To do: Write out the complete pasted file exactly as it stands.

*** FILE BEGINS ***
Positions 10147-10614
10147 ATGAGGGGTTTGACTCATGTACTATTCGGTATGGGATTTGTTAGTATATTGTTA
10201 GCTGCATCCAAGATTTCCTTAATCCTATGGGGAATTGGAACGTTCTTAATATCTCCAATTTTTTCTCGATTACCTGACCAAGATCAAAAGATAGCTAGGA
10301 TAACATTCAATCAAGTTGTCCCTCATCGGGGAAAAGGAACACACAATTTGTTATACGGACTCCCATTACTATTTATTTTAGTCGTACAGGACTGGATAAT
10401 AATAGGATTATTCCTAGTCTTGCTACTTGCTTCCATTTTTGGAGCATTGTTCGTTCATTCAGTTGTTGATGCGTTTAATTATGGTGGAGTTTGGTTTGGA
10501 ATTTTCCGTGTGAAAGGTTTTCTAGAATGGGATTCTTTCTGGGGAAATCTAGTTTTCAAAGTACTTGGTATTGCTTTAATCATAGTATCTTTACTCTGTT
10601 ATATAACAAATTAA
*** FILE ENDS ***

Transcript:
Positions 10147-10614
10147 ATGAGGGGTTTGACTCATGTACTATTCGGTATGGGATTTGTTAGTATATTGTTA
10201 GCTGCATCCAAGATTTCCTTAATCCTATGGGGAATTGGAACGTTCTTAATATCTCCAATTTTTTCTCGATTACCTGACCAAGATCAAAAGATAGCTAGGA
10301 TAACATTCAATCAAGTTGTCCCTCATCGGGGAAAAGGAACACACAATTTGTTATACGGACTCCCATTACTATTTATTTTAGTCGTACAGGACTGGATAAT
10401 AATAGGATTATTCCTAGTCTTGCTACTTGCTTCCATTTTTGGAGCATTGTTCGTTCATTCAGTTGTTGATGCGTTTAATTATGGTGGAGTTTGGTTTGGA
10501 ATTTTCCGTGTGAAAGGTTTTCTAGAATGGGATTCTTTCTGGGGAAATCTAGTTTTCAAAGTACTTGGTATTGCTTTAATCATAGTATCTTTACTCTGTT
10601 ATATAACAAATTAA